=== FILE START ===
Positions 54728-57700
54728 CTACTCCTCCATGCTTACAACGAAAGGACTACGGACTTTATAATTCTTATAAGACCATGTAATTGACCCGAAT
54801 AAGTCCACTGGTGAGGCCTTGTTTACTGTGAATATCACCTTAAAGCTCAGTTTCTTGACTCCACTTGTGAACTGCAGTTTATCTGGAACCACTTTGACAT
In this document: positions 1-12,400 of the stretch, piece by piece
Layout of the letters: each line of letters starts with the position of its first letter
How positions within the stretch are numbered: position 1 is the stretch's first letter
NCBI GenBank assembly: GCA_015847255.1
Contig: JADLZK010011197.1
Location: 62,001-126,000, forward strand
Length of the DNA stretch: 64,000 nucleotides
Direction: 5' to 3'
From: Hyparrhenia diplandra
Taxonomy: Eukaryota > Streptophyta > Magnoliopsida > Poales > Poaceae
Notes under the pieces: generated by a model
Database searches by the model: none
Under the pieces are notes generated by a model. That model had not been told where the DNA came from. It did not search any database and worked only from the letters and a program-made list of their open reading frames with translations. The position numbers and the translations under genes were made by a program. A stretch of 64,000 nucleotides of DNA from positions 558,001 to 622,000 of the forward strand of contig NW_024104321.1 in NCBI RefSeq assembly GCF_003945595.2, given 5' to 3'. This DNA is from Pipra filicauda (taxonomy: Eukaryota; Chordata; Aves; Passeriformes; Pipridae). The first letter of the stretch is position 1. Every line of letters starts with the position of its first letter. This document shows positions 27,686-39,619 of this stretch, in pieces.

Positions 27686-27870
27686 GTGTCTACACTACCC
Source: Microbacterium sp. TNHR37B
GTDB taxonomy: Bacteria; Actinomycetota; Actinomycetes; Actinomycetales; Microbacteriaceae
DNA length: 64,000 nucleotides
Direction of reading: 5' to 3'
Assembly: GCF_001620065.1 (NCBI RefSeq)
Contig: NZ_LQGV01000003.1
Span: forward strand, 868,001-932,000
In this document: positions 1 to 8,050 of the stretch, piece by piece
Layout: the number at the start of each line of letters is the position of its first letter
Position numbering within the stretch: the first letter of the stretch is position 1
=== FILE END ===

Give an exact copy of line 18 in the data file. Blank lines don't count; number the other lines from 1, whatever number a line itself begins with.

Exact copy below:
27686 GTGTCTACACTACCC